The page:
January 21, 1998 - June 21, 2011

A good friend of mine invited me over to look at the puppies in the yard behind them. They were all so cute. One of the puppies came running to the fence, sat down, looked up at me and smiled - Lucy went home with me that evening. We were leaving the next day for a tournament in Corpus Christie. Lucy saw flyball and was hooked.

Lucy was fairly easy to train in flyball initially, but then had issues later. Lucy had only been in 1 tournament when at practice she was coming back to a new dog who decided to come visit. They were not happy with each other and were pulled out by the tails. After that, she went around the hurdles on the left to avoid a dog behind her. We worked on passing drills and all was going well until another dog came to see her as she was coming back. That was it, she decided that she could not trust dogs behind her and she would always go around the hurdles when in any position but last.

Eventually we decided to put her sister, Cassie the Cocker Spaniel, behind her. She would roll Cassie in the backyard and should not be afraid of her. We set a box, loaded it and removed all the hurdles. Once Lucy stopped arching to avoid Cassie, we replaced the hurdles and worked on the passing. It worked. From that point, the only dog that was behind her for months was Cassie. Eventually, we put Izzy the basenji behind her successfully for awhile. Once Izzy learned Lucy was soft, she started challenging Lucy at the line. Lucy would not run if Izzy was in the racing area. For several years now, Lucy has been able to run in any position.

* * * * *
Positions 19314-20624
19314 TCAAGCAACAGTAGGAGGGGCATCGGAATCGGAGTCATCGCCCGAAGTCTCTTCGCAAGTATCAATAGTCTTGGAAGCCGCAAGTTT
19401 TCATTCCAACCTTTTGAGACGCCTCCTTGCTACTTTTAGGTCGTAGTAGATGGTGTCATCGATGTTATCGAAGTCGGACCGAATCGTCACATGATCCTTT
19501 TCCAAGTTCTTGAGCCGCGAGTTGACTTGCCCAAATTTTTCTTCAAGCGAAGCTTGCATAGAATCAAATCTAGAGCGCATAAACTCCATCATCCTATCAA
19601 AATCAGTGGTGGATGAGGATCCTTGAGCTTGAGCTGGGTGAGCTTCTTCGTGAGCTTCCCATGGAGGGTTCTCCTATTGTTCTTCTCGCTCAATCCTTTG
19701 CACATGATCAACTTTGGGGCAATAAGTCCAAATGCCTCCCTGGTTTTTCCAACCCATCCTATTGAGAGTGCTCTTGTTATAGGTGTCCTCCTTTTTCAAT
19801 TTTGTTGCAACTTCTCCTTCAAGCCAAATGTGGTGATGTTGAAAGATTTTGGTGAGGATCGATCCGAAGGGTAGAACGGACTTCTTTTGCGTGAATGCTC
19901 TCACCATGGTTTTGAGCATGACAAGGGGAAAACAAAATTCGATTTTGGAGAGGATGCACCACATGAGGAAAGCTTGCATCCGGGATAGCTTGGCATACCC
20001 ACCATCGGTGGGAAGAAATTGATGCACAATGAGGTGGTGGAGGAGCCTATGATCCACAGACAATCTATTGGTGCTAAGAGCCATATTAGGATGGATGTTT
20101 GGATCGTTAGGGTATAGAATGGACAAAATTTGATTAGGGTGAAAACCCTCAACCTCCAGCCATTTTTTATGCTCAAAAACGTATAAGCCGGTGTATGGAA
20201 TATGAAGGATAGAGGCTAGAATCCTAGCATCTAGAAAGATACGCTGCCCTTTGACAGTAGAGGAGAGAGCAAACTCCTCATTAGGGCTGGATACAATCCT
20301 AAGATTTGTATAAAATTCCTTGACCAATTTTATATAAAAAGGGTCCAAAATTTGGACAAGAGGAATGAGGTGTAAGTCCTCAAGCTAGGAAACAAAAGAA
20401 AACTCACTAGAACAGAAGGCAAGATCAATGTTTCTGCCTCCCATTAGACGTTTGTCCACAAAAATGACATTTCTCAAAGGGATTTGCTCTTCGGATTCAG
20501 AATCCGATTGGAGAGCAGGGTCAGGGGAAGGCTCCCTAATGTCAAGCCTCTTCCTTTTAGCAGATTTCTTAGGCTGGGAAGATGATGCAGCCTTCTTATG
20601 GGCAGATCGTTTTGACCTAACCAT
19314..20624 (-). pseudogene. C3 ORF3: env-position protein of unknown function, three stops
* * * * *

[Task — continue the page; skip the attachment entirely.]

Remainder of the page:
Lucy's mother was afraid of thunder and taught all of her puppies the fear. Her mom would jump on the tree in the backyard and bite the bark, wearing down all of her teeth. This became a problem in obedience and flyball when a thunderstorm would roll in. I bought thunder and gunshot CDs and played them softly while playing with toys or working on obedience and giving treats. I slowly increased the volume. This helped. Instead of me walking alone in the obedience ring or her running back to her kennel at flyball, she would react and recover. That is until people starting popping toys in the flyball ring. If someone popped a toy while we were running, she would shut down. Slowly people stopped popping toys and it is not an issue anymore. This was an issue I was never going to overcome. Getting her to recover when she heard the thunder was as good as it was going to get.

As soon as Lucy's baby sister, Lindsey, is running flyball, Lucy will move to a veterans team.